You have come here voluntarily because you are interested in something that we are doing. Who wouldn’t be excited by that? I have always believed that most of us are trying to find adult ways to do what kids are very clear about; when they want attention they say “hey, look at me!” We adults spend the rest of our lives doing the same thing but never directly. Instead we try to excel at work and other pursuits with the goal of being recognized. Being seen not necessarily for glory or adulation but to be seen as someone interesting and accomplished. It feels good so we keep on doing it.
I say all of that to admit to you that I have been seeing someone else…Yes, I am guilty. Lars and I became grandparents this spring! Our grandson Kaleb was born six weeks early back in April. He was so tiny and needed to stay in the hospital for a while. He’s doing great now and is five months old. We have been spending a lot of time with him and supporting his parents in any way that we can.
I can’t tell you how much love and joy he has brought to our lives. There has been worry and tears as well. Lars mother passed away before she had a chance to see her great grandson. We grieved but took some solace in the knowledge that she was well loved. You learn a lot about a person when they pass on. Her friends and other family members shared great stories about her. We pray that our Kaleb will have many experiences and fond memories of us over the years.
So that’s what we have been up to. No excuses, just life. We’re, I mean, I, am finally giving the baby some breathing room and taking some time to fill you in. Thanks for stopping by, I’ve missed you. Thanks for looking at me.
What a strange and long winter. I spent half of it panicking that a repeat of winter 2015 was going to occur. I expected tons of snow, lots of shoveling, and lots of complaining. Fortunately, the only negative fulfilled was the complaining part. Come on, I live in New England!
There were several snow storms that caused lots of damage to plants and closed schools but nothing like 2015. We were cold but not as cold as usual. It’s just that winter dragged on. It was cloudy and dark and so were my moods. I finally bought some daylight light bulbs and they helped lift my mood some.
My husband and I experienced great joy when we received wonderful news this winter; our daughter and son -in- law are expecting! They are not finding out the gender of the baby ahead of time so there is lots of mystery and surprise in our future.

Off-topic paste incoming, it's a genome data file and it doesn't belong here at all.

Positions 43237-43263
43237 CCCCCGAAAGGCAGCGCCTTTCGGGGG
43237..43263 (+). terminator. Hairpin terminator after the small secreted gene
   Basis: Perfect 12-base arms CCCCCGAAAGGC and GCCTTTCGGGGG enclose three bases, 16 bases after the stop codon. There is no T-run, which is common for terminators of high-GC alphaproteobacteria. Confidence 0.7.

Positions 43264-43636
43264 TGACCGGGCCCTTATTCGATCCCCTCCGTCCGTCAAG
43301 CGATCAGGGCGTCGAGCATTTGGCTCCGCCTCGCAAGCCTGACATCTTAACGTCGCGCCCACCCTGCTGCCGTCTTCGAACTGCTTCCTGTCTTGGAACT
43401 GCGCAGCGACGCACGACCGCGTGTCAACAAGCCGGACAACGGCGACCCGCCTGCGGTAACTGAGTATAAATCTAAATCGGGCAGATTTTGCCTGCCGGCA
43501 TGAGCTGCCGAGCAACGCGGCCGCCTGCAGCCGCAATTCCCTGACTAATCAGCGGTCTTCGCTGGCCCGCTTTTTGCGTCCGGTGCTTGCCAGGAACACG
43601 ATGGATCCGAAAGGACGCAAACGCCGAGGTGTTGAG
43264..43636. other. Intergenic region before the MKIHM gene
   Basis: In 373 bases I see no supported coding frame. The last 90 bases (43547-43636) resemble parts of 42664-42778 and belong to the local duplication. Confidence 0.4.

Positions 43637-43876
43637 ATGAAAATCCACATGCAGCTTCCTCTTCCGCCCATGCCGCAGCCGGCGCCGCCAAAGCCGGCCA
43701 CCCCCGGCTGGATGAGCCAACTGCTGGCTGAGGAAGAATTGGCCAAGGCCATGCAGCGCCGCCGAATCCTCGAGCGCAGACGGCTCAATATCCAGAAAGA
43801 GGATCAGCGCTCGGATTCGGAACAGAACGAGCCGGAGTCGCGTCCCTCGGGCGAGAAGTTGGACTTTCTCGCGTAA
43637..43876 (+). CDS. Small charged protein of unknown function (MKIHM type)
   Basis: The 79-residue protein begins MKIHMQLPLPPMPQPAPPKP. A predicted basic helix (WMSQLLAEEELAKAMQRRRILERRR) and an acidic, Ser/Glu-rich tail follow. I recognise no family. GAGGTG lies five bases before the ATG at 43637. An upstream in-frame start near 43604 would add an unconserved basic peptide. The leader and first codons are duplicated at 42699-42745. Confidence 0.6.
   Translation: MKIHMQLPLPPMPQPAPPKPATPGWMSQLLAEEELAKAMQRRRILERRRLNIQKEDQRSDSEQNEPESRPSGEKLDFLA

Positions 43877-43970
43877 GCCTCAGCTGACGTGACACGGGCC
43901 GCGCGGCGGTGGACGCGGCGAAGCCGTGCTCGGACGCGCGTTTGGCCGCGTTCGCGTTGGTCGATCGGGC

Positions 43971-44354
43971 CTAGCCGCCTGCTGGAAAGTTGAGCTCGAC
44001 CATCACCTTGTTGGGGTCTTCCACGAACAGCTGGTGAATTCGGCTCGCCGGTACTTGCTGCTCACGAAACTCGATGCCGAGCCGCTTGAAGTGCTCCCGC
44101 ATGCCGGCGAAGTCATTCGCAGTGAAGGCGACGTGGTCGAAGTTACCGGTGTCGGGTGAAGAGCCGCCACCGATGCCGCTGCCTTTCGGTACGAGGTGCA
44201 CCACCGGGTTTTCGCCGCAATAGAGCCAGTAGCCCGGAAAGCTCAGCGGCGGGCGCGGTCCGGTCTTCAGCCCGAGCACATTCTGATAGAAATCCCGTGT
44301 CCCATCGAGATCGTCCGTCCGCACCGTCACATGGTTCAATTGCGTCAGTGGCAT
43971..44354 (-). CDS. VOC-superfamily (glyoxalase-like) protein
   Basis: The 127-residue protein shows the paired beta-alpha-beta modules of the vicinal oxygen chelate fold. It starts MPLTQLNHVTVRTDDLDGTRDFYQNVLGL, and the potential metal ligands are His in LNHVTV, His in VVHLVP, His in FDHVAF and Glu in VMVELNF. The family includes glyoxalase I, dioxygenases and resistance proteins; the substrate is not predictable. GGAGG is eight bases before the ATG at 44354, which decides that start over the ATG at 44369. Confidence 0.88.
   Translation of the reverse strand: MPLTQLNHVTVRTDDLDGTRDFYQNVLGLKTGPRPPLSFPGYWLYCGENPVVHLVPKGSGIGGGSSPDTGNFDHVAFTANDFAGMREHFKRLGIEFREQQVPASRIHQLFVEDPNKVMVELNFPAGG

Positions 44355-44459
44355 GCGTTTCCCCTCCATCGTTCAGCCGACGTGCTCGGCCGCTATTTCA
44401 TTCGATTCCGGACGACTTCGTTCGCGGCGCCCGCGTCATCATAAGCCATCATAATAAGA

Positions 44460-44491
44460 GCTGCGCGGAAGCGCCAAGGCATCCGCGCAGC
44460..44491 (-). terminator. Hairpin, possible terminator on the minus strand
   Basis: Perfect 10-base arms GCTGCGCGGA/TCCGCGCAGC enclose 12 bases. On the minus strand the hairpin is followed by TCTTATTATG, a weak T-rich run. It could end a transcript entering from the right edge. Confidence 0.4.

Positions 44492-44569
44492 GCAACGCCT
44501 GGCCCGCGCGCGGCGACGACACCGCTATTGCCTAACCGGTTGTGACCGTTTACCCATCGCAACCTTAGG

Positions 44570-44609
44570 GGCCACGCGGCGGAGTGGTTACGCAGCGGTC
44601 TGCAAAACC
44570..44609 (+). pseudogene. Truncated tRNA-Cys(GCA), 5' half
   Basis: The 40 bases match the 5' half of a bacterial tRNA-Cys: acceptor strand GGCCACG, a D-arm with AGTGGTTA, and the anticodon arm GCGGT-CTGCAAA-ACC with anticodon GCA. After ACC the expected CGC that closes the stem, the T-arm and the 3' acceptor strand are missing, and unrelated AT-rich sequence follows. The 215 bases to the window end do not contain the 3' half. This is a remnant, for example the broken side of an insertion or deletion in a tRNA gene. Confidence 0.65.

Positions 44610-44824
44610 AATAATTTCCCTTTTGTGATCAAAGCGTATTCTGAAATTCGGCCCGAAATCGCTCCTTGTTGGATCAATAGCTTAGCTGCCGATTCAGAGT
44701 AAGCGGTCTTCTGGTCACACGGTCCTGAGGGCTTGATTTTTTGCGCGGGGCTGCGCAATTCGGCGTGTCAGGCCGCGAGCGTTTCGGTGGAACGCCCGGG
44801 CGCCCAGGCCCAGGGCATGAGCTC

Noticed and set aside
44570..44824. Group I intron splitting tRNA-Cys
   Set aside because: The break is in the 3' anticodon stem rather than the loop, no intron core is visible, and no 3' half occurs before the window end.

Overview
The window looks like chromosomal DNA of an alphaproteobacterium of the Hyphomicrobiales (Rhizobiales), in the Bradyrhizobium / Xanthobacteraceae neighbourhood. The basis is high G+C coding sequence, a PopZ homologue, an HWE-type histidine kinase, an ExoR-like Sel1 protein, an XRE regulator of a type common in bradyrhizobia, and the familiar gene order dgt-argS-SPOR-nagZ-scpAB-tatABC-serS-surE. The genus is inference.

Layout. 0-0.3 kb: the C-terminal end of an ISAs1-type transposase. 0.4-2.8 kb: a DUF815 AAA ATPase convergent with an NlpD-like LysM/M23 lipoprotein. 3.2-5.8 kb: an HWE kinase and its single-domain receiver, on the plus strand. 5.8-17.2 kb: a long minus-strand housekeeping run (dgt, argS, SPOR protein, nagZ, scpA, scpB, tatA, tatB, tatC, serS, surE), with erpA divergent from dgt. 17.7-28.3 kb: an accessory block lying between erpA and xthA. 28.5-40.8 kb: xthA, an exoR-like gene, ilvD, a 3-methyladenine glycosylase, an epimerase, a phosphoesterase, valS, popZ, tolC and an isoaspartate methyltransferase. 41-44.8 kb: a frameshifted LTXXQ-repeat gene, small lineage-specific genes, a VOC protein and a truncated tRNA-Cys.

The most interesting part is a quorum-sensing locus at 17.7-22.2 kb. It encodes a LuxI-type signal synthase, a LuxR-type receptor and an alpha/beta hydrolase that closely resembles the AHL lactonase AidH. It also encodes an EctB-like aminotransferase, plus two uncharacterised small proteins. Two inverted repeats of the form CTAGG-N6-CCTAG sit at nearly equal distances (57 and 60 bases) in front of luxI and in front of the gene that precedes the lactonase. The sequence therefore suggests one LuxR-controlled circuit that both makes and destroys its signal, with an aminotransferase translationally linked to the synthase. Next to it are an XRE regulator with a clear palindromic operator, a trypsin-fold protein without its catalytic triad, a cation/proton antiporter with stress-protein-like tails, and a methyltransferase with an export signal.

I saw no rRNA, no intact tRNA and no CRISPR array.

We also experienced some sadness because our out door stray cat was hit by a car. She survived and somehow made it back to our house and the shelter we built for her. Sadly, we had to give her up to an animal shelter that promised to fix her up (a long term process) and give her a forever home.
So despite complaining, my feelings have been mostly up this winter. I am ready for spring and the hope that it symbolizes. I am grateful to be alive under all circumstances and have much to be thankful for. I was excited by the hawk that my husband wrote about in the last blog entry. I love nature because it continues on despite the efforts of humankind to overpower it. The future is open and bright. The Boston Flower Show is next week so things are looking up already! I pray that life is kind to you.
Not too far away from our house is the Blue Hills Reservation. One of my favorite places there is Houghton’s Pond, a beautiful pond that is open for swimming in the summer, too. I do enjoy the pond throughout the year, even when everything is frozen and bare trees cover the area.
Having bare trees was what drew our attention to a hawk that was sitting on a dead tree. After getting the hawk in focus with my long lens I noticed that the hawk was actually banded.
After a couple of minutes the hawk took off, which looks very impressive.
Surprisingly, the hawk landed on another branch even closer to us. By now, a little crowd had gathered around us, curious to see what we were looking at.
“Our” hawk was now looking left to right and then, after another couple of minutes, suddenly took off and landed on the shore of the small wetland area. We heard a faint squeak. After a couple of moments the hawk flew back on the perch with its prey tightly gripped.
I spare the gory details here of how not much was left of the mouse. In a final move, the hawk flew onto another perch, and there it seemed like it posed for me.
We are grateful to observe nature so close to where we live and it is wonderful to see those majestic birds right here in our backyard.